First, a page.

On Board with fCAL® turbo at Cumberland Infirmary

Pamela Bowe, Team Manager in the Department of Biochemistry at the Cumberland Infirmary describes her experience in evolving laboratory procedures and introducing BÜHLMANN fCAL turbo to cope with the growing number of faecal calprotectin test requests.

Faecal Calprotectin is used in the differential diagnosis of inflammatory bowel disease (IBD) or irritable bowel syndrome (IBS). It is also used for monitoring disease activity in IBD. Since NICE recommended its use in 2013 (Diagnostic Guideline 11) there has been a large increase in demand for this test.

We have been analysing faecal samples for calprotectin in-house since 2012. Originally our workload was approximately 40 samples per month. By 2016 this had increased five-fold to more than 200 samples each month.

Evolution of Faecal Calprotectin Test Methods

In order to cope with the increasing workload our method of calprotectin testing has evolved over time. Initially we started with the single use Quantum Blue® fCAL cassettes and readers. In 2015 we progressed to the BÜHLMANN fCAL® ELISA. This was semi-automated using a Dynex DS2 supplied by Alpha Laboratories. Then, in November 2016 we advanced to automating the BÜHLMANN fCAL® turbo, particle enhanced turbidimetric immunoassay (PETIA), on our Roche cobas® 6000 line using the c501 module.

Samples were extracted using the BÜHLMANN CALEX® extraction device, prior to analysis using both the ELISA and PETIA methods.

Pamela Bowe loads fCAL turbo faecal calprotectin tests onto the cobas 6000 c501

Comparison of patient calprotectin results between the PETIA and ELISA assays was good:

fCAL turbo Results

fCAL™ turbo = 1.14 DS2 – 23. R2 = 0.97. n = 58.
Precision was excellent: intra-assay CV 3.1% and 1.3% at concentrations of 48 µg/g and 247 µg/g respectively; inter assay CV was 3.3% at 73 µg/g and 1.1% at 247 µg/g.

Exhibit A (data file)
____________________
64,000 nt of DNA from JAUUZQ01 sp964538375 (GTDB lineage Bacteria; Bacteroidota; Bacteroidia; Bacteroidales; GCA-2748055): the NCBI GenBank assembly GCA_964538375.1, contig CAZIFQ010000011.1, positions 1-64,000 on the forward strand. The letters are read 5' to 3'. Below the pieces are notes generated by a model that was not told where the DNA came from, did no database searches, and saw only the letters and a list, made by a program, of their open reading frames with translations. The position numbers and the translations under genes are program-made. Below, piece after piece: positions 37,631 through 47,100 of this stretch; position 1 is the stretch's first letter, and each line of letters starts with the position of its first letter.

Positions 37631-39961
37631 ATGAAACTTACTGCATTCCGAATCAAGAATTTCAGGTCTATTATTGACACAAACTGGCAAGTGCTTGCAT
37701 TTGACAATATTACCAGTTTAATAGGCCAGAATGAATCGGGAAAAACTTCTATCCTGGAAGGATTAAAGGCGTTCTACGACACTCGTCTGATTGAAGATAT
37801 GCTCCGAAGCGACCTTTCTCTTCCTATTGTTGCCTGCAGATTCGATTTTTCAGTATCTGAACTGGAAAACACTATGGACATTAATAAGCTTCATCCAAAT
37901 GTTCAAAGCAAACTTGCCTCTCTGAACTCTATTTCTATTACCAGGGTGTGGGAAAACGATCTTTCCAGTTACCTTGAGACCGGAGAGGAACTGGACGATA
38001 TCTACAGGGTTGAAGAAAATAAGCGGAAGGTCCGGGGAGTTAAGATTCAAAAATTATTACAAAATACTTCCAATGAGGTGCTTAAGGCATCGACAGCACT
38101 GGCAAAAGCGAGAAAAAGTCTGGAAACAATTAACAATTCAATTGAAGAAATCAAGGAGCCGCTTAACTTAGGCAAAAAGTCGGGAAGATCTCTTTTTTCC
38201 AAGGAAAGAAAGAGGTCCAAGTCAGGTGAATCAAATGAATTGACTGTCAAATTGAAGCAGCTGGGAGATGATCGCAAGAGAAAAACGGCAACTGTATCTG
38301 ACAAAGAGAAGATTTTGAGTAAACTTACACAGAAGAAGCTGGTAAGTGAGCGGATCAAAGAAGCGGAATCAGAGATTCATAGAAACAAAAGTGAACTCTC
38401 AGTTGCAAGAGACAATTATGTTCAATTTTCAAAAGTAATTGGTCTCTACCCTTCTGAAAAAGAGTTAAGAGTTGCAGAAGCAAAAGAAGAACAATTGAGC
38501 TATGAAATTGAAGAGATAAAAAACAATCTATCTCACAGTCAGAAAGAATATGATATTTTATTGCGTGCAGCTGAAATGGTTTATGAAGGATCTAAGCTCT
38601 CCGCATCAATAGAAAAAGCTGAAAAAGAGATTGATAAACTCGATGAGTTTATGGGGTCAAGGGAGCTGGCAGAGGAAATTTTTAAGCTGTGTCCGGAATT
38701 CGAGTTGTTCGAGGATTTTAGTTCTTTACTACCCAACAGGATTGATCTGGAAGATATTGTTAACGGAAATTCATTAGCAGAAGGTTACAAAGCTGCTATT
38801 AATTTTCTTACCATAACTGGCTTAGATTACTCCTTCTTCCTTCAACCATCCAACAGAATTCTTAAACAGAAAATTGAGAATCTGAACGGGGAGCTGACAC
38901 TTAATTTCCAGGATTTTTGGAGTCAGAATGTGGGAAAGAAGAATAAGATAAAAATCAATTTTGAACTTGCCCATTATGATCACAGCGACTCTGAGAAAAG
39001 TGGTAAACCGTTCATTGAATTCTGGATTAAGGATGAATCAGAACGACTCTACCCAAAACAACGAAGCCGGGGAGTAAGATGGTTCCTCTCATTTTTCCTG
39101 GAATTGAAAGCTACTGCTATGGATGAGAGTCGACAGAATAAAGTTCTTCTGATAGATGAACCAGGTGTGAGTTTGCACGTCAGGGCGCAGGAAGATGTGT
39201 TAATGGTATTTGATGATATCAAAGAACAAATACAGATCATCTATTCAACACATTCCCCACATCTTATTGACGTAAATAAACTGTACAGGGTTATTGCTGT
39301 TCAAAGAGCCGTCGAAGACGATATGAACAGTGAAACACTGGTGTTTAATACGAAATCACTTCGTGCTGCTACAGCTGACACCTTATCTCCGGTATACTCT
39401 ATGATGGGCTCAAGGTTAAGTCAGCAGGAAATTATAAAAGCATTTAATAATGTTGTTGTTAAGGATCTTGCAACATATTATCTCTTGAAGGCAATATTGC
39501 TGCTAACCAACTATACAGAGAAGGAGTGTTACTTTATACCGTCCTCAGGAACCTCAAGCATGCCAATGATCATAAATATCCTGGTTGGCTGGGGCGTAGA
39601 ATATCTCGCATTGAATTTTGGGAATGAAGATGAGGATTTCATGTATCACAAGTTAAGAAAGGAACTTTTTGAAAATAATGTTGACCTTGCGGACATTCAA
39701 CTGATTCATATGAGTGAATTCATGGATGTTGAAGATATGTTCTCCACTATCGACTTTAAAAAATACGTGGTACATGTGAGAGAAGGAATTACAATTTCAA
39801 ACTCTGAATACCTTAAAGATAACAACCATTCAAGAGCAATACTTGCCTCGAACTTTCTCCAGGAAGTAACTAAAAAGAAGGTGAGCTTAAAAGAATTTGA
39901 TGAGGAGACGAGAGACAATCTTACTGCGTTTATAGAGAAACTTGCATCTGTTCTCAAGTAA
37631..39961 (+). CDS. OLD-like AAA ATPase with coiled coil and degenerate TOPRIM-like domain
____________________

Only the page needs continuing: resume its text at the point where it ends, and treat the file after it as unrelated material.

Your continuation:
We are running high on EQA at concentrations >100µg/g (when compared against the ALTM). In the absence of a commutable reference standard it is hard to know which method is correct.

We have been confident enough in the results to move from running the assay in duplicate on the DS2, to running in singleton on the cobas. We now report results up to 1800 µg/g which is the linear range of the PETIA assay without dilution compared to 600 µg/g for the ELISA. The stated on-board stability of the assay is 60 days, but we get 215 tests out of each reagent pack and with our throughput, reagents are never on that long.

The faecal extracts are loaded directly onto the cobas 6000 in the bar-coded CALEX extraction devices. This is one of our main analysers and I was sceptical of running faecal extracts. However, additional wash steps have been included. We run them in batches to ensure there is no cross-contamination.

By consolidating this assay onto our main platform we have saved a significant amount of staff time and removed the potential for transcription errors (the DS2 was not interfaced). It has also freed up bench space as the DS2 has been returned. The assay parameters were easy to install once Roche opened a third party channel. We have been happy with the stability and performance of the BÜHLMANN fCAL turbo assay over the last couple of months.

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